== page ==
The workshop shows teachers how farmers use science, drones

By Julie Tomascik
Editor

Texas high school science teachers learned about the science behind drone technology and its role in agriculture through a new workshop.

The Field of the Future: Drone Science in Agriculture workshop was organized by the Texas Farm Bureau (TFB) and the National Ag in the Classroom Organization (NAITCO) in partnership with the U.S. Department of Agriculture’s Agricultural Research Service (USDA) on April 9-10 in Bryan.

“The aim of the workshop was to give high school science teachers the opportunity to work with drone experts and other scientists using technology and other unique methods to learn more about agriculture,” said Jordan Bartels, TFB’s assistant director of education, Outreach. “The Farm Bureau, NAITCO and USDA partners wanted to provide experience and information to help teachers as they work to integrate agriculture into their classrooms.”

Twenty teachers attended the practical workshop, and each received a free MAVIC-MINI II drone and lesson aids.

Participants learned how to operate a drone and how to help farmers from an agricultural engineer in the USDA Air Application Technology Research Unit.

They also learned how drones are used in research projects and problem-based learning. This session was led by a science teacher who uses drones with his students to study the watershed around the school, looking for precise sources of pollution and suggesting possible solutions.

“During the workshop, teachers learned, among other things, how drones are currently used in agriculture to observe crops, livestock and land,” Bartels said. “The drones they got are capable of capturing images that can be used to observe plants and more.”

Since the workshop, teachers have posted pictures of their students using drones on Earth Day to observe species and look for sources of pollution around school campuses.

Others, like Laurie Heron-Beaulieu who teaches at Magnolia High School, use lessons learned and concepts to raise awareness of agriculture.

“I learned something from each presenter. “Everything they learned, they can use in their physics classroom,” he told Heron-Beaulieu. “I’ve been to a lot of workshops, but this was one of the few that I can say is adaptable to any area and is something I can use right away.”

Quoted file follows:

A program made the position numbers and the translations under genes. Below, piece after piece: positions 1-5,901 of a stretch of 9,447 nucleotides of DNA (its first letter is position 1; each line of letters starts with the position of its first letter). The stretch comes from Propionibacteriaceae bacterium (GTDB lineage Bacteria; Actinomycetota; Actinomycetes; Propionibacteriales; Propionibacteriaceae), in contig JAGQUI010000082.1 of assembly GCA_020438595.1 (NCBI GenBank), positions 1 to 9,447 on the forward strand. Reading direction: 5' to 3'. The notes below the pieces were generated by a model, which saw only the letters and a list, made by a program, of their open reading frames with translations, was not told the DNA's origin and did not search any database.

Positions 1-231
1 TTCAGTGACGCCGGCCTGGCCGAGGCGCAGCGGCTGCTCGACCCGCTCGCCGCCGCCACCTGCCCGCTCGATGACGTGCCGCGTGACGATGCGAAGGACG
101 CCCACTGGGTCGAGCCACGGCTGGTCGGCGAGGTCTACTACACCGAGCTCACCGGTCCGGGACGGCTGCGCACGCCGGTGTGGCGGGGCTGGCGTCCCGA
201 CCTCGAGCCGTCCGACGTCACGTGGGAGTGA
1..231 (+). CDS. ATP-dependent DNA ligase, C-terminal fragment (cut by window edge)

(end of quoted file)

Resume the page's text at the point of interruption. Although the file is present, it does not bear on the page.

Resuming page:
Magnolia High School has about 2,000 students, and Heron-Beaulieu believes that what she learned in the workshop can be applied to classroom activities for any of those students.

“I can use what I learned in the workshop for my children in AP physics and for our students who have special needs,” she said. “Many of my students want to be engineers, but they don’t know what kind of engineer. I’m trying to get them to go from petroleum engineer to agricultural engineer, and some of the information I’ve learned can help with that. There is a wide variety of positions in agriculture for which many of them could be well suited. ”

TFB believes in reviving agriculture in classrooms across the state to increase agricultural literacy and student awareness in all grades.

“Simply put, agriculture is a science,” Bartels said. “Everything in agriculture is ultimately based on scientific concepts and research, so it’s imperative that we help students make those connections as they explore the world around them in and out of school.”

This project is supported by the National Institute of Food and Agriculture USDA, AFRI Professional Development for the priority area of ​​agricultural literacy.

For more information on TFB educational opportunities and other Ag in the Classroom activities and resources, visit texasfarmbureau.org/aitc.

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